Thursday, December 14, 2017

Eric Holder warns GOP: ‘Any attempt to remove Bob Mueller will not be tolerated’ -

Thursday, December 14, 2017

Former British prime minister: Trump attacks on press are ‘dangerous’ -

Thursday, December 14, 2017

China says war must not be allowed on Korean peninsula -

Thursday, December 14, 2017

Megyn Kelly left Fox News in part due to O’Reilly: report -

Saturday, April 15, 2017

North Korea warns against U.S. ‘hysteria’ as it marks founder’s birth -

Friday, April 14, 2017

Heavy gunfire heard in Libya’s capital Tripoli

(Reuters) – Heavy shooting from guns and anti-aircraft weapons erupted early on Tuesday in the Libyan capital Tripoli, Reuters witnesses said. The fighting occurred between militias in the eastern Suq al-Juma area, said a militia source with government ties, adding that he had no further information. Reuters reporters in Tripoli could hear intermittent gunfire for three hours. A Facebook website showed what it said were two burned-out cars from the scene of the fighting, though Reuters could not verify its authenticity. An interior ministry official told Reuters he had no information about the shooting. A defense ministry official declined to comment, while…

Bologna vs Chievo Verona @ 2:45, Elche vs Villarreal @ 4:00,Rockets vs Clippers…

soccer-ball

QuestCinq.com/Spotrs Bologna vs Chievo Verona @ 2:45, Elche vs Villarreal @ 4:00,Rockets vs Clippers 2:15 PM ET FC Koln vs Union Berlin 20:15 CET 2:30 PM ET Brest vs Troyes 20:30 CET 2:30 PM ET Podbeskidzie vs Wisla Krakow 20:30 CET 2:45 PM ET Bologna vs Chievo Verona 20:45 CET 2:45 PM ET Aberdeen vs Partick Thistle 20:45 CET 4:00 PM ET Elche vs Villarreal 22:00 CET  American Football, Basket Ball + 7:00 PM ET Golden State Warriors vs Philadelphia 76ers 01:00 CET 7:00 PM ET Minnesota Timberwolves vs Cleveland Cavaliers 01:00 CET 7:30 PM ET Humboldt State vs St….

Snowden justifies leaks in ‘manifesto’

AP, Life News

William Cummings, USA TODAY The German magazine Der Spiegel published an open letter it says was written by former U.S. intelligence contractor Edward Snowden titled, A Manifesto for the Truth, in which Snowden said calls for surveillance program reforms justify his alleged decision to leak classified information. “Citizens have to fight against the suppression of information about affairs of essential importance for the public,” Snowden wrote according to a translation by Reuters. “Those who speak the truth are not committing a crime.” “Instead of causing damage, the usefulness of the new public knowledge for society is now clear because reforms…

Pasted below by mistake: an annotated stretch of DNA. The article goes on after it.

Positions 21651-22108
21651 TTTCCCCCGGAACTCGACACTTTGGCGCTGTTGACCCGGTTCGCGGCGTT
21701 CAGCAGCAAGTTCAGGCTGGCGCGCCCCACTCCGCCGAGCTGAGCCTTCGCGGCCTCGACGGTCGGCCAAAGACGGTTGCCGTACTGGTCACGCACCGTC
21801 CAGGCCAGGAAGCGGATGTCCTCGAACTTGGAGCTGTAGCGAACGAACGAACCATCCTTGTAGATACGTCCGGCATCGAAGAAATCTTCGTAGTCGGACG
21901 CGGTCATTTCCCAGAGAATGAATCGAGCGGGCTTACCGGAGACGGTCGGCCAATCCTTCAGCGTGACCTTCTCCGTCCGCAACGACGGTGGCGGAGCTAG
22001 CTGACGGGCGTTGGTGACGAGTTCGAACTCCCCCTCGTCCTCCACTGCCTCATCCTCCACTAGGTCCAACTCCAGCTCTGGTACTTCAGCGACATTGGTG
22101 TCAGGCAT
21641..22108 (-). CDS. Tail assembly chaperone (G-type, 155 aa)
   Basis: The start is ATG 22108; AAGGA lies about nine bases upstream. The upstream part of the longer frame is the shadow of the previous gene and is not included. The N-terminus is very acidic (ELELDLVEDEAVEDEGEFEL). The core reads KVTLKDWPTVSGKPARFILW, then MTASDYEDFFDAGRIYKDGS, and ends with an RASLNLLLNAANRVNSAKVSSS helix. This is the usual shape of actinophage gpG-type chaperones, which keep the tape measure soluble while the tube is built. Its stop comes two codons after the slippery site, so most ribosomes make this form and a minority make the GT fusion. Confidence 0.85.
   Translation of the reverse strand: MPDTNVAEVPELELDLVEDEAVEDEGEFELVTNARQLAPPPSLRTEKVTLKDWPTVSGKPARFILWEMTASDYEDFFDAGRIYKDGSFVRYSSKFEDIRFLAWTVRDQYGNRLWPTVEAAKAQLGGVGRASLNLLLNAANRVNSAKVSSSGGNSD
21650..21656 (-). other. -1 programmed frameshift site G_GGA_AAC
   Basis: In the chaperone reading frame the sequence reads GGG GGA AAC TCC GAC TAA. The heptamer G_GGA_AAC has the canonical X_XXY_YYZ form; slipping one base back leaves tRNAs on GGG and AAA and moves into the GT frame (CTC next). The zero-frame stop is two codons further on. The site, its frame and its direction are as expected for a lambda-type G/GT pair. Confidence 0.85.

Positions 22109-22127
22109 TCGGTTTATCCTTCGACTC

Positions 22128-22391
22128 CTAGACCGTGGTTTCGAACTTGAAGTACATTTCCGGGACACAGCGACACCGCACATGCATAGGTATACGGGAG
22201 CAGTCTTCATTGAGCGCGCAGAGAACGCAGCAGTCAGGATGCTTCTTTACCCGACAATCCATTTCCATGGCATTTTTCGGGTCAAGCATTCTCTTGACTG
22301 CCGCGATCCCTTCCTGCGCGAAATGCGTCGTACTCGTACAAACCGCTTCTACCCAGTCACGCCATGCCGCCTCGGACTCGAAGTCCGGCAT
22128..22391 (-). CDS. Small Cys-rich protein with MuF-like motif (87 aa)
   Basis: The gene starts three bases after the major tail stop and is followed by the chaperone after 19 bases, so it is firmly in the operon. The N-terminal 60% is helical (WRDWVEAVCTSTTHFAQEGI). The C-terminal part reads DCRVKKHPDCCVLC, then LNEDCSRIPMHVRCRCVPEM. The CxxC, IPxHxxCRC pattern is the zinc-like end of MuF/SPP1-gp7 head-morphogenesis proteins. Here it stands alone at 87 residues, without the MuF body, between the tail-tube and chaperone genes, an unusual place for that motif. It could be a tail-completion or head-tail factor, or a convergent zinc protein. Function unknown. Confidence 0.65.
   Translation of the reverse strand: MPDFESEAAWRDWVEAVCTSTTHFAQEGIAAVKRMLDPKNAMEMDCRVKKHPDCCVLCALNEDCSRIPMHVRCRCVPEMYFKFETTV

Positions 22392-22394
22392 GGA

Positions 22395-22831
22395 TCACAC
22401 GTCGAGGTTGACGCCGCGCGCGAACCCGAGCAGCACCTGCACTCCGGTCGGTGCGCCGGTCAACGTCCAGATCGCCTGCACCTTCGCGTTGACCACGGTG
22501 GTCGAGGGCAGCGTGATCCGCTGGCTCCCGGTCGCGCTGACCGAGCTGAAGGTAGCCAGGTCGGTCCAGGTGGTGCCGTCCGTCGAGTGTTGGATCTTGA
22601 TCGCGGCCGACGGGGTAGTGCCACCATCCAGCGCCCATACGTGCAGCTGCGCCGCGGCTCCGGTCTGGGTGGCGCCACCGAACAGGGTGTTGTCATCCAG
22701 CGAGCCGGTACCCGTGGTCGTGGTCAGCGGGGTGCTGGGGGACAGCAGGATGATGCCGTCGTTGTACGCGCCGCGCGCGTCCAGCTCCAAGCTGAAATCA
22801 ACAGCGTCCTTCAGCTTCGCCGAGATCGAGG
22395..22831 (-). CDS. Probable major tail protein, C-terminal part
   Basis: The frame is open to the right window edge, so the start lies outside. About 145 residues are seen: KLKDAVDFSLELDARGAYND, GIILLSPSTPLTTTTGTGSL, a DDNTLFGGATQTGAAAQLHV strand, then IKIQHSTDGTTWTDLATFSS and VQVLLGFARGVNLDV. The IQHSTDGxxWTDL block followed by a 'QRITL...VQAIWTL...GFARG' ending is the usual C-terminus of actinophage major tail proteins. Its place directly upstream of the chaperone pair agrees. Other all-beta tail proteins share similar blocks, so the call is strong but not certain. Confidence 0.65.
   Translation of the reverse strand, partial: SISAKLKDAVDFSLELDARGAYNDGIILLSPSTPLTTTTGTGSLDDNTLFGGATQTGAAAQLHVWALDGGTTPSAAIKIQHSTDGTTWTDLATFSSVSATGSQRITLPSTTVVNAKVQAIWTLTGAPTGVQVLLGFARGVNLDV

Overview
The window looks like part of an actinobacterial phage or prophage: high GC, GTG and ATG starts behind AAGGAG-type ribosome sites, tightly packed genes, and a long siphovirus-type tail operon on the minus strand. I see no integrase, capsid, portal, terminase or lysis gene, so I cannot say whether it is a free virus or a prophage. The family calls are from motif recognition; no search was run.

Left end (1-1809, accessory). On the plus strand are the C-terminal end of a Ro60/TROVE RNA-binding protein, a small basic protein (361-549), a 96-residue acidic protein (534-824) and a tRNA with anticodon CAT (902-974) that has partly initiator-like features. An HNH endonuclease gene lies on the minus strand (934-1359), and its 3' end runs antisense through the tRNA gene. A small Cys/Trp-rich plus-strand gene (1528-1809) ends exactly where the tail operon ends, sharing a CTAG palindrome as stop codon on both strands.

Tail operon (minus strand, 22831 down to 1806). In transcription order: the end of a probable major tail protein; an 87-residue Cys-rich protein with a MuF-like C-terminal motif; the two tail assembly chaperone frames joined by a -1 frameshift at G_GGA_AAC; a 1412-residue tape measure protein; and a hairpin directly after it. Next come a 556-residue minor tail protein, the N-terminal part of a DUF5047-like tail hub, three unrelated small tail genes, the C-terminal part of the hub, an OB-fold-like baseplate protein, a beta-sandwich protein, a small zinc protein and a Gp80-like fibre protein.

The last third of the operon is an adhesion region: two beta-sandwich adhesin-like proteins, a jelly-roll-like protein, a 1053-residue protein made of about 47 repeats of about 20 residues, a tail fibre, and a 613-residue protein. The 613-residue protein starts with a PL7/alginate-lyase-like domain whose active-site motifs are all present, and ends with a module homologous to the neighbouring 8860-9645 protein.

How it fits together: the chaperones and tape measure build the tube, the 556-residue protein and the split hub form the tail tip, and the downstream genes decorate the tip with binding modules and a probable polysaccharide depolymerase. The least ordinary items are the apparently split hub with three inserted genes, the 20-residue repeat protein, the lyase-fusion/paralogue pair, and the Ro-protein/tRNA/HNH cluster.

Under Health Care Act, Millions Eligible for Free Policies

NYT

QuestCinq.com/ObamaCare Millions of people could qualify for federal subsidies that will pay the entire monthly cost of some health care plans being offered in the online marketplaces set up under President Obama’s health care law, a surprising figure that has not garnered much attention, in part because the zero-premium plans come with serious trade-offs. Three independent estimates by Wall Street analysts and a consulting firm say up to seven million people could qualify for the plans, but federal officials and insurers are reluctant to push them too hard because they are concerned about encouraging people to sign up for something…

Iran protesters hold largest anti-US rally in years

AFP, Getty

QuestCinq.com/News Tens of thousands of demonstrators packed the streets Monday outside the former U.S. Embassy in Tehran in the biggest anti-American rally in years, a show of support for hardline opponents of President Hassan Rouhani’s historic outreach to Washington. Such protests occur every year to mark the anniversary of the 1979 seizure of the embassy by following the Islamic Revolution. But the latest demonstration was the largest in years after calls by groups, including the powerful Revolutionary Guard, for a major showing. Protestors held anti-U.S. signs and shouted “Death to America,” a standard refrain that some moderate Rouhani backers have…

Promotion de la production du Cacao en Haiti!

Cacao

QuestCinq.com/Haiti L’organisation catholique CRS (Catholic Relief Services) va lancer mardi un programme de promotion de la filière cacao dans la commune de Dame-Marie (Grand’Anse) réputée pour sa qualité du produit… Le programme permettra aux planteurs de la Grand’Anse mais aussi du Nord de trouver des fonds pour renforcer leur capacité et augmenter la production du cacao. “Plus de 4000 planteurs bénéficieront de ce programme. Ils seront également mis en contact avec des acheteurs afin de garantir la vente de leur production à des coûts avantageux sur le marché international”, a indiqué à HPN une source proche de la Catholic Relief…

Egypt ex-president Morsi tells judge ‘I am president’

Morsi

QuestCinq.com/News updated Egypt’s ousted leader Mohammed Morsi has gone on trial in Cairo, telling the judge the case is illegitimate as he remains president. He and 14 other Muslim Brotherhood figures face charges of inciting the killing of protesters outside the presidential palace in 2012. After Mr Morsi’s remarks and his refusal to wear a uniform, the judge adjourned the trial until 8 January. He was then flown to Burj al-Arab prison in Alexandria, state TV said. Earlier reports had suggested that he would be taken to Tora prison on the outskirts of Cairo. Until now he had been held…